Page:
“I take about an hour before every practice to warm up,” Kristle says, describing her elaborate routine of running and back-flips to get the blood moving into her extremities. “When your feet get numb and you can’t feel them, it’s dangerous,” she explains. “If you can’t use your toes to help you balance, you can fall off the trampoline and get seriously hurt.” She says she’s developed enough “air awareness” that even if her toes have no feeling, she can still compete. “Some days landings can be so hard it’s almost a blessing to have numb feet.”
Most gyms and athletic facilities are kept at 60-65 degrees Fahrenheit, so Kristle often wears leggings, headbands and long-sleeved tops. She also uses heat packs. But when she’s competing, she must have bare feet and leotards.
“My teammates call me ‘icy toes’ because they see how my feet turn blue.”
Kristle has found great support from the Raynaud’s Association. “I love reading all the articles on the website. I love knowing there is a community of people out there just like me, and it’s great having a place to point to when people don’t understand Raynaud’s,” she says.
“People always recommend products or have helpful tips on how to stay warm.”
One of her favorite products is Limbkeepers®, a sponsor of the Raynaud’s Association. These non-compression arm sleeves, leg sleeves and gloves protect the skin from abrasions and bruising, providing knit cushioned comfort without bulk. Company President Deborah Vezan, an apparel executive, created the first products as a solution for her elderly mother’s easily bruised tender skin – but then found they worked great for Raynaud’s sufferers. She says, “Our products are helping many sufferers like Kristle and in the process raising awareness for Raynaud’s.”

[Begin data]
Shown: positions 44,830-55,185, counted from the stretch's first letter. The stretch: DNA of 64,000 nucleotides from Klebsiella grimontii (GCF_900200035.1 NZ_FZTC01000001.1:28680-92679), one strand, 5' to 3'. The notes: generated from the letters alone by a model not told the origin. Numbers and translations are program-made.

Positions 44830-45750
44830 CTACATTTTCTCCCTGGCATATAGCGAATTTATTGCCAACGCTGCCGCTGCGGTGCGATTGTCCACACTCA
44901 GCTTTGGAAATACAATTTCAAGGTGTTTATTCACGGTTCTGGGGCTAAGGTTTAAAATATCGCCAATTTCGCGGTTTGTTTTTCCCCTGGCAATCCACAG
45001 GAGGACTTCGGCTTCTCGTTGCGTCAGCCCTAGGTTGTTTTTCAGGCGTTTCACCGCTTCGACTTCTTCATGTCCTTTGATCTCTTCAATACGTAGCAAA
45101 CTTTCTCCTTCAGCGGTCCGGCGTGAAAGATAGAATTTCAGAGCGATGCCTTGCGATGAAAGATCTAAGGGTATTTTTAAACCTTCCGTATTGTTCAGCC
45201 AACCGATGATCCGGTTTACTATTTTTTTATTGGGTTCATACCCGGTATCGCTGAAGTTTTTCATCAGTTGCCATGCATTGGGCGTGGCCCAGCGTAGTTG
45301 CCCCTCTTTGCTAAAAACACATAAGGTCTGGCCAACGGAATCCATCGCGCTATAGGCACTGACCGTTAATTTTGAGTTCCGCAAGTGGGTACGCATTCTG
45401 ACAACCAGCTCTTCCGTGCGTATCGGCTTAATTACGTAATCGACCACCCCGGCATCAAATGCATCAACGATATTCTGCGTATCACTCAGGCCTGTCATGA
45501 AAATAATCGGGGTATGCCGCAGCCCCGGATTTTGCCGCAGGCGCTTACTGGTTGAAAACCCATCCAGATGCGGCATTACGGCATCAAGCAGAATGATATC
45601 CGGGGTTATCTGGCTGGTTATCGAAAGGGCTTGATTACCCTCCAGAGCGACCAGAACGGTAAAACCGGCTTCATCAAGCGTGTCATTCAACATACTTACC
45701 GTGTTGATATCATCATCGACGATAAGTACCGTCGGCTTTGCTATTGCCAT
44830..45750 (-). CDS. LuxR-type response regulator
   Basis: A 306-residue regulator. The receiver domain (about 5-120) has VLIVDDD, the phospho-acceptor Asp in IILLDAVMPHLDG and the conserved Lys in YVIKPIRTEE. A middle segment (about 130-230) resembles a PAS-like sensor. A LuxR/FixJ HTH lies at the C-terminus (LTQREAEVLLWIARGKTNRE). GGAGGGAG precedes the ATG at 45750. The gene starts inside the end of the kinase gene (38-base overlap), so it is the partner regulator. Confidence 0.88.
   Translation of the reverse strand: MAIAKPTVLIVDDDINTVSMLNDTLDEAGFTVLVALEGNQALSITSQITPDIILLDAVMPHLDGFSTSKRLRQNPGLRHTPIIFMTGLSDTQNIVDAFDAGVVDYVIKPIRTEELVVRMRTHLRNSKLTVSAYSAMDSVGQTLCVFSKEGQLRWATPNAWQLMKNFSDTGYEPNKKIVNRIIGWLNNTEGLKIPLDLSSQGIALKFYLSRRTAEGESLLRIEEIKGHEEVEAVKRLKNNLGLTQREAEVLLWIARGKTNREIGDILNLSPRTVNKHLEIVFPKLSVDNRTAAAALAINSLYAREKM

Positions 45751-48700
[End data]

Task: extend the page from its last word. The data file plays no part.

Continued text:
Kristle also finds comfort in UGG® boots, and always travels with a heated blanket, even in summer. “You never know when air conditioning might just be overwhelming,” she notes. On the top of her wish list is an Antarctic expedition jacket – the kind the scientific researchers use in subzero temperatures. “I don’t have plans to go to Antarctica,’ she says, ‘but to a Raynaud’s sufferer, Chicago feels like Antarctica!”
Since 2013, when she became the first American woman to win the world double-mini trampoline title since 1996, Kristle has continued to seek new heights, literally. She moved back to her hometown of Chicago, from Michigan, and is training with a new coach – the former national tumbling and trampoline team coach of Bulgaria.
In addition to her win in Providence, she won a Gold Medal at the Tumbling and Trampoline Elite Challenge in Colorado Springs, a Gold Medal in Spain and a Team Bronze medal in Denmark. The next Tumbling and Trampoline World Championship is in Bulgaria in 2017. “There’s a Team Medal on the line there, and I really hope I can be part of it,” she says.
Despite her obstacles, Kristle says she has never been happier in her life. “I have a lot to look forward to,” she says. Her ultimate goal? “One day, I hope to do the first back flip in Antarctica!”